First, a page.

Example #3: Cameron paid local real property taxes of $5,000 and state income taxes of $6,000 in 2018. IRC section 164(b)(6) limited Cameron’s state and local tax deduction on her 2018 federal income tax return to $10,000. As a result, Cameron could not deduct $1,000 of the $11,000 state and local taxes paid. Including other allowable itemized deductions, Cameron claimed a total of $15,000 in itemized deductions on her 2018 federal income tax return. In 2019, Cameron received a $1,500 state income tax refund due to overpayment of state income taxes in 2018. Had she paid only the proper amount of state income tax in 2018, Cameron’s state and local tax deduction would have been reduced from $10,000 to $9,500. As a result, Cameron’s itemized deductions would have been reduced from $15,000 to $14,500, a difference of $500. Cameron received a tax benefit from $500 of the overpayment of state income tax in 2018. Thus, she is required to include $500 of the state income tax refund in gross income for 2019.

Example #4: Deb paid local real property taxes of $4,250 and state income taxes of $6,000 in 2018. IRC section 164(b) (6) limited Deb’s state and local tax deduction on her 2018 federal income tax return to $10,000. Thus, Deb could not deduct $250 of the $10,250 state and local taxes paid. Including other allowable itemized deductions, Deb claimed a total of $12,500 in itemized deductions on her 2018 federal income tax return. In 2019, she received a $1,000 state income tax refund due to the overpayment of state income taxes in 2018. Had Deb paid only the proper amount of state income tax in 2018, her state and local tax deduction would have been reduced from $10,000 to $9,250. As a result, Deb’s itemized deductions would have been reduced from $12,500 to $11,750, which is less than the standard deduction of $12,000 for 2018. The difference between Deb’s claimed itemized deductions ($12,500) and the standard deduction she could have taken ($12,000) is $500. Deb received a tax benefit from $500 of the overpayment of state income tax in 2018. Thus, Deb is required to include $500 of her state income tax refund in gross income for 2019.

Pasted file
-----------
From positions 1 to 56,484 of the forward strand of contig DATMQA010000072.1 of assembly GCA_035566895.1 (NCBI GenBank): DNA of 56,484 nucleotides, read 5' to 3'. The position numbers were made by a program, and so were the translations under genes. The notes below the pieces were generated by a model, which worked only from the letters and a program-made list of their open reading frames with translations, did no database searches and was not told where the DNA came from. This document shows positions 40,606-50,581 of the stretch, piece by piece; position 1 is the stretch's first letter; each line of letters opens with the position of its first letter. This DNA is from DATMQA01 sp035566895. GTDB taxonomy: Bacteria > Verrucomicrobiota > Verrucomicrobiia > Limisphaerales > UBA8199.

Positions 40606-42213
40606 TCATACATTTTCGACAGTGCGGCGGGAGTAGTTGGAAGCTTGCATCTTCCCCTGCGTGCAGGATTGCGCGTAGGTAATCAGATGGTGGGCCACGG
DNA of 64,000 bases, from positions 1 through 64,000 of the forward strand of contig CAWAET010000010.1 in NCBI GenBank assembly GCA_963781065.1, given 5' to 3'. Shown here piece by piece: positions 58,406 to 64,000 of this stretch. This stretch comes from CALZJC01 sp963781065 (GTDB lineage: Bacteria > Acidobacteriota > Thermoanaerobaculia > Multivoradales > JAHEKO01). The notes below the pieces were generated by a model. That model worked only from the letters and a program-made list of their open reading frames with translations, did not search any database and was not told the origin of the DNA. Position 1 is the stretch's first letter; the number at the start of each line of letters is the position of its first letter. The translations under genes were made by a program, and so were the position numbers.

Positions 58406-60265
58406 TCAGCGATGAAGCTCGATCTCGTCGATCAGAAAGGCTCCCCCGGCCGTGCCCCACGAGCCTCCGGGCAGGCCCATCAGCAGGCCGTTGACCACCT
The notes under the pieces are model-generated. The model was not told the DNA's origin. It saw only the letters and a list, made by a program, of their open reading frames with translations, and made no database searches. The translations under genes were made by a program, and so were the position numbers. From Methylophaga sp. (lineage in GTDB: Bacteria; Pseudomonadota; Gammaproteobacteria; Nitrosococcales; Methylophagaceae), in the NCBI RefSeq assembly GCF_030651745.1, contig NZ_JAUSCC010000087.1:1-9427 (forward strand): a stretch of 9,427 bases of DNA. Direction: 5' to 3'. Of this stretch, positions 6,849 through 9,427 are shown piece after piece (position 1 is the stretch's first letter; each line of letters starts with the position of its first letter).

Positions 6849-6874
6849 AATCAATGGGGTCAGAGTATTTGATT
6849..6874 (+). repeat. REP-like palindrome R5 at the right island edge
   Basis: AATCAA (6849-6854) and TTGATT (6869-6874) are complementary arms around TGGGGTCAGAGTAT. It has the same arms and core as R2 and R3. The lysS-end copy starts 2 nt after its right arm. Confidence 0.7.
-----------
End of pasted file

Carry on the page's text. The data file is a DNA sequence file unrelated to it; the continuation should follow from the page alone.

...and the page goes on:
Summary

If a taxpayer received a tax benefit from deducting state or local taxes in a prior year and the taxpayer recovers all or a portion of those taxes in the current year, the taxpayer must include in gross income the lesser of:

  1. The difference between the taxpayer’s total itemized deductions taken in the prior year and the amount of itemized deductions the taxpayer would have taken in the prior year had the taxpayer paid the proper amount of state and local tax, or

  2. The difference between the taxpayer’s itemized deductions taken in the prior year and the standard deduction amount for that prior year, if the taxpayer was not precluded from taking the standard deduction in that prior year.

Check back next week for more helpful tax tips, like what qualifies as income/expenses under new tax laws or how to best. maximize your deductions!

Click Here to Schedule an Appointment with your Distinctive Team NOW!

1115 Mt. Zion Road

Suite 14

Morrow, Georgia 30260

Office - 770-742-9136

Fax: 770-731-8130

Featured Posts
Recent Posts
Search By Tags
Follow Us
  • Facebook Basic Square
  • Twitter Basic Square
  • Google+ Basic Square
Socialize with Us
  • Facebook
  • Instagram
  • LinkedIn Social Icon
Contact Us

Tel: 770-742-9136

Fax: 770-731-8130


Email: info@distincttax.com


Address​​​​​​: 1115 Mt. Zion Road

              Suite 14

              Morrow, Georgia 30260

Hours of Operation

During Tax Season (January - April 15) 

Monday - Friday 9:00 AM - 6:00 PM

Saturday - Appointment Only

Sunday - Closed

Post-Tax Season (April 16 - November) 

Monday - Thursday 9:00 AM - 4:00 PM

Friday - Appointment Only

Saturday and Sunday - Closed

Closed on Holidays

 

Post-Tax Season (December)

Appointment Only

Our Memberships

2020 © Distinct Tax, LLC

All Rights Reserved | Privacy Policy